• [0024]
    FIG. 9 is an overhead view of a plurality of floating support structures in a two-dimensional array in accordance with an exemplary embodiment of the present teachings.
  • [0025]
    Although the following detailed description makes reference to illustrative embodiments, many alternatives, modifications, and variations thereof will be apparent to those skilled in the art. Accordingly, it is intended that the claimed subject matter be viewed broadly.
  • DESCRIPTION OF EXEMPLARY EMBODIMENTS
  • [0026]
    Reference will now be made in detail to various embodiments, examples of which are illustrated in the accompanying drawings. However, these various exemplary embodiments are not intended to limit the disclosure. To the contrary, the disclosure is intended to cover alternatives, modifications, and equivalents.
  • [0027]
    The present teachings contemplate systems and methods for supporting within a body of liquid a device for the conversion of water current energy into other useful forms of energy. In particular, the present teachings contemplate systems and methods for supporting such energy conversion devices within a body of liquid which has currents to harness tidal currents or unidirectional currents such as, for example, the Gulf Stream.
  • [0028]
    By way of non-limiting example, systems and methods in accordance with various exemplary embodiments of the present teachings may be used to support an energy conversion device of the type having a closed-loop track and one or more blades that interact with fluid currents to move along the track and rotate about an axis of rotation. More specifically, the blades may interact with liquid currents moving in a direction substantially parallel to the axis of rotation, or, in other words, substantially perpendicular to a plane of rotation of the blades. Examples of various configurations of energy conversion systems that may be supported by the exemplary embodiments described herein are disclosed in U.S. Patent Application Publication No. 2007/0278796 A1, published Dec. 6, 2007, which is incorporated herein in its entirety.
  • [0029]
    In various exemplary embodiments, underwater energy conversion devices may be suspended from one or more stationary, floating support structures, permitting the energy conversion devices to be positioned within (e.g., underneath the surface of) a body of liquid to generate electricity and/or hydrogen from currents flowing within the liquid body. By way of example, the support structures may have a configuration and be positioned when supporting one or more energy conversion devices such that currents flowing within the liquid body move along a path in a direction substantially parallel to a lengthwise direction of the support structures. In various exemplary embodiments, the support structures may be hulls of a floating vessel.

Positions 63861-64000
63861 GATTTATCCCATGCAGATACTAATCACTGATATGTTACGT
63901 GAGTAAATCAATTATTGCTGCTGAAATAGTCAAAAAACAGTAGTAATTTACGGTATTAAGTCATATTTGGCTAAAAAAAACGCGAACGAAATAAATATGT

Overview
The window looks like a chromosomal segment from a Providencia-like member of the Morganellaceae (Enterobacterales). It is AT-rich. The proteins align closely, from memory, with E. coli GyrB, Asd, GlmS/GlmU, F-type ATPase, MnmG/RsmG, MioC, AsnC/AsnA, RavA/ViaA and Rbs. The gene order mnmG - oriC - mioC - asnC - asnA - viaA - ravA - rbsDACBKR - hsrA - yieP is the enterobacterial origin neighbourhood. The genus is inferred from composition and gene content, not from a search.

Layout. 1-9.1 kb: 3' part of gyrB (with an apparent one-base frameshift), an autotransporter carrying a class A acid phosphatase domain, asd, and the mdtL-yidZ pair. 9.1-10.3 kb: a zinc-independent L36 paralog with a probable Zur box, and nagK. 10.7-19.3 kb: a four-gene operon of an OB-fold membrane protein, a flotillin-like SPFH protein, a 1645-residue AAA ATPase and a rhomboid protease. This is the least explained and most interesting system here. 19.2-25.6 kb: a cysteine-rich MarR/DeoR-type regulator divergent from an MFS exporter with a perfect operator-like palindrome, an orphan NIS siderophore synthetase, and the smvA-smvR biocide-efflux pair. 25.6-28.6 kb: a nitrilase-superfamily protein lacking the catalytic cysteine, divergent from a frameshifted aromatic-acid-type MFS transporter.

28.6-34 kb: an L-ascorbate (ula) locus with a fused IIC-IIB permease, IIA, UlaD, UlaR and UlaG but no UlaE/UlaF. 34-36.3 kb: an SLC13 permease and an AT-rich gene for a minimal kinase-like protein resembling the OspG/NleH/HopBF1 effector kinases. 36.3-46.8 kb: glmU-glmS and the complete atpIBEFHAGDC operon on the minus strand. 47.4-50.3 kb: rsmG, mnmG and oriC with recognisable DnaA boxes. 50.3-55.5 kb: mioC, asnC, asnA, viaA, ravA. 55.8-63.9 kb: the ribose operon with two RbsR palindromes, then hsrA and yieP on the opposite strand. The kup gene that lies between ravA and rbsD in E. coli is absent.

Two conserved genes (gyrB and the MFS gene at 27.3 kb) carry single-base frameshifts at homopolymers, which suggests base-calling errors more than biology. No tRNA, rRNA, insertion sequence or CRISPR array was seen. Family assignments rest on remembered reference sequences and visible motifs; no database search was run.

• [0030]
    Floating support structures in accordance with various exemplary embodiments of the present teachings may enable an operator to submerge an energy conversion device and substantially maintain the position of the device in a location where water currents are optimal for power generation. Further, floating support structures in accordance with various exemplary embodiments may facilitate moving the location of the energy conversion device within the body of water to a new location, accessing the energy conversion device for service and/or maintenance, and/or may minimize the ecological impact to a site where the energy conversion device is placed.
  • [0031]
    Mounting an energy conversion device such as, for example, the system disclosed in Publication No. US 2007/0278796 A1, incorporated by reference herein, to one or more floating support structures can enable an operator to submerge and maintain the position of the generator in a location where water currents are optimal for power generation, be it in an ocean, lake, river, or other body of liquid. Further, in accordance with various exemplary embodiments, the floating support structures may be configured to enable access to water currents in both shallow and deep water.
  • [0032]
    In various exemplary embodiments, floating support structures in accordance with the present teachings may be configured as floating vessels to permit moving the energy conversion device within a liquid body if desired. A floating vessel also may provide an area in which personnel may board the vessel to permit maintenance and/or servicing of one or more energy conversion devices supported by the floating vessel.
  • [0033]